Embrace what you have

PGA Tour player: This is my best piece of advice if I was 'starting over'


Richard Heathcote

Scottie Scheffler won again last weekend. This time, it was the Players Championship. His second win in a month, his sixth time since last February, and his latest return to World No. 1.

Scottie's rise has prompted a bit of a re-think about the golf swing. Or, perhaps less of a rethink, and more of a reminder.

The defining trait of Scottie Scheffler's golf swing is his footwork. During his downswing, his trail (right) foot slides towards his left. Greg Norman did something similar, and Scottie himself says it's become a way that helps him feel athletic through the shot. His feet slide in the same direction as the club when it swings through, which helps transfer his weight and prevent a left miss.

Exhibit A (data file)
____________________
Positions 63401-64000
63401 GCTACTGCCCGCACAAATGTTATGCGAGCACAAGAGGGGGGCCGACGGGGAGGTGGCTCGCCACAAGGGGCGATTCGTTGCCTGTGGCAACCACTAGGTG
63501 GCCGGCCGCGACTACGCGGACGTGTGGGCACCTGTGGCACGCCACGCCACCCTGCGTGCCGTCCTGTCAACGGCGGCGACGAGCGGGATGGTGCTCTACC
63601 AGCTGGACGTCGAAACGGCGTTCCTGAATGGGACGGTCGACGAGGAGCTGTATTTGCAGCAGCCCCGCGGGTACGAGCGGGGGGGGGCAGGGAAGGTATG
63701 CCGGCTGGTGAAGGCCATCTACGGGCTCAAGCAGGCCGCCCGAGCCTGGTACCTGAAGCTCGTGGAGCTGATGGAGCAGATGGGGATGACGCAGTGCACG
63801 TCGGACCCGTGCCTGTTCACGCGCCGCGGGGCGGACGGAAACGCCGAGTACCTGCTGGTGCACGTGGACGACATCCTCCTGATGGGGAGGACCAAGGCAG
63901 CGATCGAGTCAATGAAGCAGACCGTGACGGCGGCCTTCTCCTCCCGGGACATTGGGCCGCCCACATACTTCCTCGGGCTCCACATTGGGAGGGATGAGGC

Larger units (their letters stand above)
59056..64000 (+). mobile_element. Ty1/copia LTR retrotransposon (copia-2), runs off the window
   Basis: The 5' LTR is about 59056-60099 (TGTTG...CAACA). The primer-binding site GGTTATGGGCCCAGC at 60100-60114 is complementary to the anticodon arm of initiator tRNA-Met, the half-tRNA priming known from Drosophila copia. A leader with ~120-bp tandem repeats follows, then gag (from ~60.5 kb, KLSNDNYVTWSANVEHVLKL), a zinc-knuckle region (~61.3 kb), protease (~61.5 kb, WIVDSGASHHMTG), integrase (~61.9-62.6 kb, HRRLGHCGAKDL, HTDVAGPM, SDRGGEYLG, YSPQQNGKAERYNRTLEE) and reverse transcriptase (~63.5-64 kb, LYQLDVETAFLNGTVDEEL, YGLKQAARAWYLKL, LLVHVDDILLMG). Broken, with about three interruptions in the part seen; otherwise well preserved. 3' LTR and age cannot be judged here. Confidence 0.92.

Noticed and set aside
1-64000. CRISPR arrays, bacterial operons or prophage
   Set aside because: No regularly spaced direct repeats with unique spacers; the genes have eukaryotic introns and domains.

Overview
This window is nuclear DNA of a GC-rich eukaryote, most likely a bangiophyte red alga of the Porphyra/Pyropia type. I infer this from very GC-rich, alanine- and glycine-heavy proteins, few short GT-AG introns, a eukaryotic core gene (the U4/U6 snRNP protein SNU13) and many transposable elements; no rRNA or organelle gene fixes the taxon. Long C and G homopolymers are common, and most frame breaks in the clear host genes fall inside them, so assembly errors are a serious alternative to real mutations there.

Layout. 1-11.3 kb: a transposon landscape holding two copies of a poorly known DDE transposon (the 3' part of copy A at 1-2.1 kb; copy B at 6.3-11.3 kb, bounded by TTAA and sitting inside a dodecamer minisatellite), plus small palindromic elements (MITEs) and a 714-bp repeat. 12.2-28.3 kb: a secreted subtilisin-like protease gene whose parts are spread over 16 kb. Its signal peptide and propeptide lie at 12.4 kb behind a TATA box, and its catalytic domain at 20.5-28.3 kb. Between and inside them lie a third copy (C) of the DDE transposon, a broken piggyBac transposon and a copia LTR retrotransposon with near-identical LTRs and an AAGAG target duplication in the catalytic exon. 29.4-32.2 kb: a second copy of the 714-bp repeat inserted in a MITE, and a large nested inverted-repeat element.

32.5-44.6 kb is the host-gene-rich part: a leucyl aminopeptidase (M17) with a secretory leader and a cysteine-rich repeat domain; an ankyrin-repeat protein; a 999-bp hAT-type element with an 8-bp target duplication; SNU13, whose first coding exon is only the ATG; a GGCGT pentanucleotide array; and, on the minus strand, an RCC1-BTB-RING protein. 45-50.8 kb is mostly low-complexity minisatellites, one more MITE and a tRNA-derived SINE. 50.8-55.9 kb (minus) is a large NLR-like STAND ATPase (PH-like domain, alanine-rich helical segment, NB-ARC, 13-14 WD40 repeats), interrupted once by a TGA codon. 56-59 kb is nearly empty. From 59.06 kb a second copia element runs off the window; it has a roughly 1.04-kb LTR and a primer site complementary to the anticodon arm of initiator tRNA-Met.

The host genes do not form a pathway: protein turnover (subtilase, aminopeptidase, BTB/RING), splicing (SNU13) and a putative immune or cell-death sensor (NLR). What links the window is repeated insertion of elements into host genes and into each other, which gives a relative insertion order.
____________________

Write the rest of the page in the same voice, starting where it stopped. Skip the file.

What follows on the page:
It's a move that may have been coached out of a player in a bygone era. But Scottie and his longtime coach, Golf Digest Top 50 coach Randy Smith, built around it. And therein lies the lesson, said fellow PGA Tour player Michael S. Kim on Twitter.

Find *your* best swing, don't copy others

Kim's point is a good one: That rather than caring how something should look, the ultimate goal is to meld a swing to your unique body. Everybody is slightly different, which means they'll be more prone to swing the golf club in slightly different ways.

That doesn't mean not changing anything ever in your golf swing, but rather, working with a coach to change the important things, without coaching out your good natural tendencies.

After all, it's your natural tendencies that you'll default to under pressure. The key to Scheffler's game isn't removing them, but rather, learning how to use them.